Francesco Lora, Note a margine di G. A. Perti, “Five-Voice Motets for the Assumption of the Virgin Mary”, in Critica dell’edizione critica: quattro casi (con Maria Rosa De Luca, Davide Verga e Federica Rovelli), «Il Saggiatore musicale», XVIII, 2011, pp. 245-288: 263-274

Idem, Giuseppe Torelli, una prassi e un inedito: sinfonie in adozione nel contesto bolognese, in One hundred and one symphonies. On the origins of a classic musical genre , Atti del Convegno di Studi (Bologna, Accademia Filarmonica, 11-12 giugno 2009), a cura di Piero Mioli, Bologna, Pàtron, 2012, pp. 207-215

Idem, In The Prince’s Theater. Giacomo Antonio Perti’s dramas for music for the Medici Villa at Pratolino. , Bologna-Torino, Albisani – De Sono, 2016 («Tesi», 5)

Giacomo Antonio Perti: corrispondenze dall’Europa, a cura di Giulia Giovani e Francesco Lora, Roma, Società Editrice di Musicologia, 2023 («Saggi», 12)


In major repertories, encyclopedias, and music dictionaries, print and online, one can find entries about the San Petronio music fund, the named masters and composers, and their sources.

The musical heritage, after historical inventories, was sorted and catalogued by Alfredo Bonora, Emilio Giani, Catalog of theoretical and practical musical works by authors who lived until the first decades of the 19th century. existing in the libraries and public and private archives of Italy. City of Bologna: Library of the R. Accademia Filarmonica, Ambrosini Private Library, Archives and Museum of the Basilica of S. Petronio , Parma, Officina Grafica Fresching, Association of Italian Musicologists).[1939?] Some of the sources are in the database of the National Library Service (

Since about 2010 it has received care and management with updated criteria, in succession: fitting out of new rooms and furniture, conditioning in durable containers for preservation (preserved apart from historical containers bearing ancient signatures); finished the extensive and systematic reordering and basic topographical description, in the form of a short list modeled on national and international rules of music cataloguing; ongoing formal and more specific data development.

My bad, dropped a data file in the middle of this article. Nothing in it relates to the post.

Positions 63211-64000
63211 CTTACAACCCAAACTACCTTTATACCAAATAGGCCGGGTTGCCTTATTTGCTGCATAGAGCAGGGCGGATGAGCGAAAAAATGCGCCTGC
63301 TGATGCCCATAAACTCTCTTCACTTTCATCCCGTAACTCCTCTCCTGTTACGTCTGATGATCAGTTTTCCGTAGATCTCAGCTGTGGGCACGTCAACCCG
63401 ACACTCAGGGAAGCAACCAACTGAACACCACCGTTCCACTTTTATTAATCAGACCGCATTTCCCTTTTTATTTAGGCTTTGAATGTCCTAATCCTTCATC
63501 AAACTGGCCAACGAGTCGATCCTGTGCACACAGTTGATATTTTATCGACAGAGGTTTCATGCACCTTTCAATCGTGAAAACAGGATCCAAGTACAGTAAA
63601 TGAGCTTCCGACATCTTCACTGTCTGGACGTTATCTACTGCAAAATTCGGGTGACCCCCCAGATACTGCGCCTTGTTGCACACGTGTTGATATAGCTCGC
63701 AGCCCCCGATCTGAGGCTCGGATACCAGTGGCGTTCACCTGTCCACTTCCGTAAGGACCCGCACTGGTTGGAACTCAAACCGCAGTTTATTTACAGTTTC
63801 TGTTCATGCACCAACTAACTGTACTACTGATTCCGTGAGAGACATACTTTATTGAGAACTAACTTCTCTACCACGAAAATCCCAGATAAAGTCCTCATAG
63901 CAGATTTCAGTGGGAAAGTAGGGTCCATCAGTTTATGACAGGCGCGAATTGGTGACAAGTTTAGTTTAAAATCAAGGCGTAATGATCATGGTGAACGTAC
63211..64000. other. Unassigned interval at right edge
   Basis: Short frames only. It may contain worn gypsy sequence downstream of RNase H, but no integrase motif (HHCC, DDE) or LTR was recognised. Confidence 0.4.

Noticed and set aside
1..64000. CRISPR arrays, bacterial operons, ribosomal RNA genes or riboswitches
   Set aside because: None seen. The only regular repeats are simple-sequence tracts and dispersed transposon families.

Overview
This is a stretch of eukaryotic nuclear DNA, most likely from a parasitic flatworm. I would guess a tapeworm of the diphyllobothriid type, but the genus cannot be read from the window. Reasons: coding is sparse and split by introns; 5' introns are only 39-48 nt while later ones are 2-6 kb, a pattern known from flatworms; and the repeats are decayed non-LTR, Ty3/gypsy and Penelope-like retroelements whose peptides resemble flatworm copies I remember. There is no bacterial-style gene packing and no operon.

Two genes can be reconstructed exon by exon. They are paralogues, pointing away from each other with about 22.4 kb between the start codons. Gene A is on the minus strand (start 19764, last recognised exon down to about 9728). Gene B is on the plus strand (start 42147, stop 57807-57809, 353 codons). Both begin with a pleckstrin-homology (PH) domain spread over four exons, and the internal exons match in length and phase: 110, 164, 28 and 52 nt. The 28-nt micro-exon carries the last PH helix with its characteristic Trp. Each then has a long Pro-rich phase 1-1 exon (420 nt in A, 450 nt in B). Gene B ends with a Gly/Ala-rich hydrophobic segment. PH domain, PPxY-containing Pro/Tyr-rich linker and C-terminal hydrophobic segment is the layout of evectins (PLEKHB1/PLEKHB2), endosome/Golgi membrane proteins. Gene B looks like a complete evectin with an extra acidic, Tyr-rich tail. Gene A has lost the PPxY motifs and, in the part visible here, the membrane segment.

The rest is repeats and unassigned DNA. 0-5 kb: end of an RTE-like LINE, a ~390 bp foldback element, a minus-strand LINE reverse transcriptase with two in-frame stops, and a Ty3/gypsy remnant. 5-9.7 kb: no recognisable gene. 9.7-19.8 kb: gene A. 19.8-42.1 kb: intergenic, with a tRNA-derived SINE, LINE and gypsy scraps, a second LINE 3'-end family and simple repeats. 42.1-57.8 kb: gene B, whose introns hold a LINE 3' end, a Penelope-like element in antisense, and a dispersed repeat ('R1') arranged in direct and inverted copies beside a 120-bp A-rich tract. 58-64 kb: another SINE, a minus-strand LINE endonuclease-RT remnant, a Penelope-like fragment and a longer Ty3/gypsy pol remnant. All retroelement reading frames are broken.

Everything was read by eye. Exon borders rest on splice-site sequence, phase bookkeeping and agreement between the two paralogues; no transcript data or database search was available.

The Music Archive is included in the Library Registry of the Central Institute of the Single Catalogue of the former Ministry of Culture and Tourism, now the Ministry of Culture.

Since 2020, the Music Archive has had its own regulations based on those of the archiepiscopal archives of the diocese, supplemented by the national regulations for state libraries.

Dr. Alessandra Chiarelli, a musicologist and music librarian who is also trained in archival studies (formerly a university adjunct professor and honorary inspector at the Archives of Emilia Romagna), is the contact person for the Music Archive, assisted in its management by internal Basilica staff (formerly Rag Mauro Amedei Pernici, now Rag Armando Tomesani and Michele Fortuzzi) and, for part of the topographical description, by an external scholar (Dr. Francesco Lora).

The Music Archive can be accessed by appointment, subject to the availability of the Primicerius and the Basilica staff. The location of the offices and for consultation is Corte Galluzzi 13.

Services, provided subject to staff availability, include:

  • – consultation by appointment;
  • – information (remotely: response within 10-15 working days);
  • – reproductions (on-site: with your own equipment; remotely: response within ten working days; images: within two working weeks, subject to any specific issues or requirements).

To contact us, the e-mail address is: